“We believe this bill will increase affordability and access for those students while also enhancing our ability to keep Colorado’s top students in the state,” he said.
Colorado isn’t the only flagship school that’s considered how to weigh in-state student enrollment versus out-of-state enrollment, according to Tom Harnisch, State Higher Education Executive Officers Association vice president for government relations.
Because out-of-state students pay higher tuition, universities around the country have lobbied to lift enrollment caps on them as states’ overall spending on higher education has declined in recent years, he said. This year, for instance, North Carolina increased how many out-of-state students its universities can admit.
Similar to what the Colorado bill proposes, some schools have increased merit aid while also increasing the overall number of out-of-state students on campus, he said. The change doesn’t mean there are fewer in-state students, Harnisch added, just a shift in the share of students not from the state.
The bill has passed the House and Senate and needs approval from Gov. Jared Polis. It is sponsored by state Sen. Dylan Roberts, a Democrat from Avon, Senate Minority Leader Paul Lundeen, a Monument Republican, and state Reps. Judy Amabile, a Boulder Democrat, and Matt Soper, a Delta Republican.
The bill initially raised eyebrows among some state leaders.
Colorado Department of Higher Education Executive Director Angie Paccione said in February that she didn’t want to see schools become predominantly out-of-state student serving.
But a department spokeswoman said Paccione now believes CU Boulder has demonstrated that all eligible in-state students are accepted at the school — and that accepting eligible resident students is a priority. Paccione no longer has concerns about the legislation.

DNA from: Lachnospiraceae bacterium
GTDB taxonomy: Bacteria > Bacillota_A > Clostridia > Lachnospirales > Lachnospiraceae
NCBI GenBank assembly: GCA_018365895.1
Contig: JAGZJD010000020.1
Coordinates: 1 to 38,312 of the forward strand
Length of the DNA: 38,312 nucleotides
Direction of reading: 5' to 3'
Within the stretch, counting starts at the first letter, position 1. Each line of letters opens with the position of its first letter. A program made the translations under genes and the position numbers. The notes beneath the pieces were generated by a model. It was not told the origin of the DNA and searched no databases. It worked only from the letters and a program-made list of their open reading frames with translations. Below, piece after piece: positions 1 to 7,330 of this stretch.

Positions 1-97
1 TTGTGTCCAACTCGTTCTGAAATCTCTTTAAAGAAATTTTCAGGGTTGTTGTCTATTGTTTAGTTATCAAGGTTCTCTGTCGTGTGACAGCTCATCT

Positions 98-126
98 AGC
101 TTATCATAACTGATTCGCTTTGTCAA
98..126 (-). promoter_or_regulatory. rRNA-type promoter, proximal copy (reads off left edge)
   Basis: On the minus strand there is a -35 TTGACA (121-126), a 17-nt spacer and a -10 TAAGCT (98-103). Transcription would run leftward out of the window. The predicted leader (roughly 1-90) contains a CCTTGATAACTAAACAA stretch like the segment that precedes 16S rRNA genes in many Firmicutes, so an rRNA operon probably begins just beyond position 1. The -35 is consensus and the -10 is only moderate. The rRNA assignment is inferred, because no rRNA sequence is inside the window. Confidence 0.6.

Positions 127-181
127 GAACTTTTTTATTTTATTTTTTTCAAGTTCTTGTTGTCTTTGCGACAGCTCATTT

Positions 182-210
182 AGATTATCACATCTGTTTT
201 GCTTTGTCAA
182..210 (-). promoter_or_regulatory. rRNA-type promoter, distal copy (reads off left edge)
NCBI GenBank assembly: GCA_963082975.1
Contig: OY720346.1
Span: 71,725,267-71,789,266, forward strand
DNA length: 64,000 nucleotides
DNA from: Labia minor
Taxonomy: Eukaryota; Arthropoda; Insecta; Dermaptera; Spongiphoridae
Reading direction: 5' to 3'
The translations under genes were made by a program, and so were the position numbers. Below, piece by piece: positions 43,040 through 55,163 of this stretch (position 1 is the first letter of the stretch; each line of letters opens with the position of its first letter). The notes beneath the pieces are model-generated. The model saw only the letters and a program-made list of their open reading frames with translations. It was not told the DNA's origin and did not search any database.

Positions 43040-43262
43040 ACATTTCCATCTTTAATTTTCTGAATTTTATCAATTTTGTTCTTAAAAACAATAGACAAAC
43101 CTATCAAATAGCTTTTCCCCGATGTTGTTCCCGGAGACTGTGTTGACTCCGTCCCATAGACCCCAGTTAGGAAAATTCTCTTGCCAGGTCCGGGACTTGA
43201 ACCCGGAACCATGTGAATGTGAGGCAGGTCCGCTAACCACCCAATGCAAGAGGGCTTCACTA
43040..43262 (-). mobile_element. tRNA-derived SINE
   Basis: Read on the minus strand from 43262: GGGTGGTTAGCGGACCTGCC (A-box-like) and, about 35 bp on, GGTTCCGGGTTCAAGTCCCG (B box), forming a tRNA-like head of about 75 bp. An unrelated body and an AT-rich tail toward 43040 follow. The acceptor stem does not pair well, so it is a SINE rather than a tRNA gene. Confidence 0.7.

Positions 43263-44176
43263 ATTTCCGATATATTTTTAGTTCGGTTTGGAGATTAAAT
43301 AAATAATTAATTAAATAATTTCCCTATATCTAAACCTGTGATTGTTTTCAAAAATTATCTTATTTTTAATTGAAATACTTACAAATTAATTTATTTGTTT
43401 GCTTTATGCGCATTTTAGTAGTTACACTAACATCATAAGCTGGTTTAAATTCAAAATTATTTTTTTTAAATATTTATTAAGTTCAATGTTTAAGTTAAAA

The bill will also require schools to report how many out-of-state and in-state students schools enroll before the double count occurs, how schools use revenue for the purpose of aid, and where students that qualify for aid come from in the state.
Colorado needs more homegrown talent from its universities, especially because that state has large gaps when it comes to who gets a degree, said Katie Zaback of Colorado Succeeds, which brings together business leaders to advocate for education.
Zaback, the organization’s vice president of policy, said a priority for Colorado Succeeds is to examine what solutions there are to get more Colorado students access to a high-quality education, such as at CU Boulder.
CU Boulder enrolls a group of students that aren’t representative of the state’s high school graduates, she said. And she worries the bill, if it’s enacted, would send a message that Colorado’s best and brightest can only be educated if the state recruits more out-of-state students.
“I wonder if that’s true,” Zaback said. “I wonder what the overall equity implications are.”
Jason Gonzales is a reporter covering higher education and the Colorado legislature. Chalkbeat Colorado partners with Open Campus on higher education coverage. Contact Jason at email@example.com.
Chalkbeat is a nonprofit news organization covering public education.